Companies designed most Beatles memorabilia and merchandise for young female fans. Revell model kits bucked that trend. The company already produced models of planes, ships, and other male-orientated products, so why not the Fab Four? In 1964, the Beatles' "Authentic Kits" models joined the market.
Revell manufactured Beatle kits, one of each band member. They were "precision molded plastic - easy to assemble." Identification on the packages stated, "©1964 by Revell Industries, 4220 Glencoe Avenue, Venice, California, U.S.A., manufactured in U.S.A., Litho in U.S.A." and included another disclaimer "Licensed by NEMS Enterprises, London."
Like other band items, Revell was cautious about investing their inventory into producing all four Beatles as models. So, after researching that Paul and Ringo were the two most popular Beatles in the U.S. at that time, they designed them first by early August 1964.
Tony Bulone and Magda Kopec did Paul's original Revell model sculptures for molding, then Kopec did the other three Beatles. Bulone's daughter, Jill Houghton, added, "Elvis sat for [her dad] once, about the time Elvis was going in the military." After demand for the models stayed strong, Revell produced all four Beatles by the end of 1964.
"In 1964, hot on the heels of Revell's popular Rat Fink line came the company's issue of the four members of The Beatles. They apparently beat rival Aurora to the punch in obtaining the license to the group's likenesses - Revell was known much more for their kits of automobiles, planes, and battleships than characters; that's where Aurora excelled.
All four likenesses were accurately sculpted, complete with accurate depictions of their instruments (Ringo only had a snare drum, rather than a full drum set), and all were posed in the standard stances that their fans could even recognize in silhouette. John Lennon is unusually pictured playing his acoustic with electronic pickups, rather than the more famous Rickenbacker of his early days. Today the Paul and Ringo figures are the most commonly found of the set of four, with George being much more difficult and John being the toughest of them all." - The Michigan Toy Soldier Company Blog.
Revell made the models, designed to be painted, from white plastic. The U.K. version came out in the spring of 1965 when their U.K. branch picked up the license - had more vivid colors on the boxes and used the British spelling on the package for "moulded." When the models were first issued, only the John and George kits were released in the
U.K. market, with Paul and Ringo only available in the U.S. The U.K. versions were marked "Revell (G.B.) Ltd." and were missing the U.S. price code marker next to the model number. Other than the information on the box, the actual U.S. and U.K. models were identical.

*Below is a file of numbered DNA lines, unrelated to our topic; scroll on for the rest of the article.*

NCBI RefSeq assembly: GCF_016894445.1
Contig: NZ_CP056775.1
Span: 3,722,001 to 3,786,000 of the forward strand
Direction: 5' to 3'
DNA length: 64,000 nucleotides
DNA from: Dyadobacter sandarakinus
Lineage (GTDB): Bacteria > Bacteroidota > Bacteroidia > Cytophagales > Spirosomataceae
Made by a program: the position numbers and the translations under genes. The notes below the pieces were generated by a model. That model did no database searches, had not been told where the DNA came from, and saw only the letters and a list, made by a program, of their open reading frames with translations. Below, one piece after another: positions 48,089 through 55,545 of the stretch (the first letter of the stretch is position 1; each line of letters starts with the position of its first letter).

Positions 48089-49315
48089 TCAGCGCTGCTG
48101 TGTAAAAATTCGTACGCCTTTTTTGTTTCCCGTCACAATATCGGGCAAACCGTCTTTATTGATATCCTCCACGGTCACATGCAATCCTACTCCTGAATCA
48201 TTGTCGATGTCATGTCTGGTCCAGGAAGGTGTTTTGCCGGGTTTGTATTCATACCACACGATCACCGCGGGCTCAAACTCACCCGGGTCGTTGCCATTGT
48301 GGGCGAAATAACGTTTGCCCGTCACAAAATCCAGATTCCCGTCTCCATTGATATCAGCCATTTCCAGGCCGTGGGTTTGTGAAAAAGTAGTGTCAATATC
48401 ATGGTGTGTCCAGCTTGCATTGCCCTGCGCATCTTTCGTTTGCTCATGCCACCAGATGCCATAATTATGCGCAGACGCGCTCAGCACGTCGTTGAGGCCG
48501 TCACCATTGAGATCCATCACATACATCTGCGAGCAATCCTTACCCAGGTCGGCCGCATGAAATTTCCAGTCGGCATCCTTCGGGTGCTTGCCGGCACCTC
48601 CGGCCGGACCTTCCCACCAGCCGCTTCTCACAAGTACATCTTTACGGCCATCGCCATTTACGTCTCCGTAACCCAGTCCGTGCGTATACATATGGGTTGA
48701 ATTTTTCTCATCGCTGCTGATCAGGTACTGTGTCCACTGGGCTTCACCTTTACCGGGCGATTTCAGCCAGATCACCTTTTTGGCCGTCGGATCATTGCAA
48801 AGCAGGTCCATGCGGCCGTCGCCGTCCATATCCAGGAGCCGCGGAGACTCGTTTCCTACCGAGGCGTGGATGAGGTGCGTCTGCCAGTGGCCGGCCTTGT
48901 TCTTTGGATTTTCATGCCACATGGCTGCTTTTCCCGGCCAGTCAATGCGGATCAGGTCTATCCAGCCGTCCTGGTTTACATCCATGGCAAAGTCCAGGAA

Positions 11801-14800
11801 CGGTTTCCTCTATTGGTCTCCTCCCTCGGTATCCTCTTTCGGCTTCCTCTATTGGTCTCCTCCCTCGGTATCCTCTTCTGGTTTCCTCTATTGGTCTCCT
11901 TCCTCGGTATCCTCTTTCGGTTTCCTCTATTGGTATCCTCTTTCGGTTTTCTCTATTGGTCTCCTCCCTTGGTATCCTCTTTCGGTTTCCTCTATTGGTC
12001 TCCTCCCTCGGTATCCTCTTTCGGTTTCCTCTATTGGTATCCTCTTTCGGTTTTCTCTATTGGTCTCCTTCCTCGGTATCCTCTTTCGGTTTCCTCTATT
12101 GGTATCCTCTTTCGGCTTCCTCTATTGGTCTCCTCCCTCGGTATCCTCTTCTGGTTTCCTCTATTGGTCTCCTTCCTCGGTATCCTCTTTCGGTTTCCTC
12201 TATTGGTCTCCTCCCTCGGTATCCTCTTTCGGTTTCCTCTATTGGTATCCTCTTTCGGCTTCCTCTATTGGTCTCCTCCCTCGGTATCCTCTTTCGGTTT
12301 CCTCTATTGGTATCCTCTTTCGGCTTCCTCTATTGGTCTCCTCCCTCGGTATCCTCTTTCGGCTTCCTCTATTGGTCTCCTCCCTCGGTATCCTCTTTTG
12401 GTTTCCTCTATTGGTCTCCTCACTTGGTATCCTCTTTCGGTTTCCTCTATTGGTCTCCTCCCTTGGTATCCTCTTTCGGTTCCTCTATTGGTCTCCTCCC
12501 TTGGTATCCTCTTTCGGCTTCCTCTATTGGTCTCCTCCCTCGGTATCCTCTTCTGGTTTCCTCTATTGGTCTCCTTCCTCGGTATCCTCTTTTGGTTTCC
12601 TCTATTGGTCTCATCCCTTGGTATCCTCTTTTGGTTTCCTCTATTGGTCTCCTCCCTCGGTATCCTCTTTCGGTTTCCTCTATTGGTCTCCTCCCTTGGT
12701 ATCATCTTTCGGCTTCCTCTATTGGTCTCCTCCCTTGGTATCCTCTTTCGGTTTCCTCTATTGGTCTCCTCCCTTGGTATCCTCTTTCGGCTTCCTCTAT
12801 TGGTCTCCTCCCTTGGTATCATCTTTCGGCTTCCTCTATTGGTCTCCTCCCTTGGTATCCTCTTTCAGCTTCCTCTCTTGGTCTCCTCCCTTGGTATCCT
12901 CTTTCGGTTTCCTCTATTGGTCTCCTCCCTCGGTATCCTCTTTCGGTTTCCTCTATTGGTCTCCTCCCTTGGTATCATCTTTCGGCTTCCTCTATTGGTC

Each box measured 9"x6"x2" and featured vivid color graphics drawn by artist Donald "Putt" Putman. Once completed, the model measured officially at 2½"x6"x9½". The description listed that each figure stood 9" tall - except Ringo, whose model stood 7" when completed. Inside the model, boxes were individual plastic bags with instructions/assembly directions.
Printed on the box exterior was a description written for each Beatle. For example, John's story read, "Features...This beautifully detailed reproduction of John Lennon with guitar stands a full 9" high. Each feature is so life-like that it is a "must" for every teenage room. A few simple pieces...a few dabs of paint...and John will be your very own." There was a slight variation in the name and instrument on the other individual boxes.
The box for the model of John was labeled "Kookiest Of Them All" (H-1352:150). Paul as "The Great McCartney" (H-1350:150). George as "Lead Guitar - Loud and Strong" (H-1353:150). Ringo's label read, "Wildest Skins In Town" (H-1351:150) model.
They also printed a short biography on the side of the box:
"John...the most "way-out," he writes many of the Beatles' songs with Paul McCartney. It was John's inspiration that started the group and today he is considered to be the leader of the Beatles."
"Paul...an irrepressible, good-humored member of the McCartney clan, he is loved by thousands as the zaniest Beatle. His black hair and his hazel eyes has won as many hearts as his left-handed stroking of the bass guitar. Not only does he possess a clever tongue and wild imagination, he is also regarded as the best-looking Beatle."
"George...the youngest of the Beatles plays lead guitar for the group. He has always defended "freedom of expression" and at one time considered being an artist. Offstage he is quiet and sensitive...but on stage, he comes on loud and strong."
"Ringo...is the pulsing, throbbing creator of the Beatle rhythm. Best known for craggy features and jeweled fingers, his beat has brought ecstasy to worshippers all over the world. The pounding crescendo of these drums has made "Ringo" a name to remember...everywhere."
On the side of the boxes for the "Paul" and "Ringo" models, Revell incorrectly labeled the face of George as "John" and John as "George." The phrasing was "Get Them ALL...For Your Very Own" along with "©NEMS Enterprises Ltd. London, England."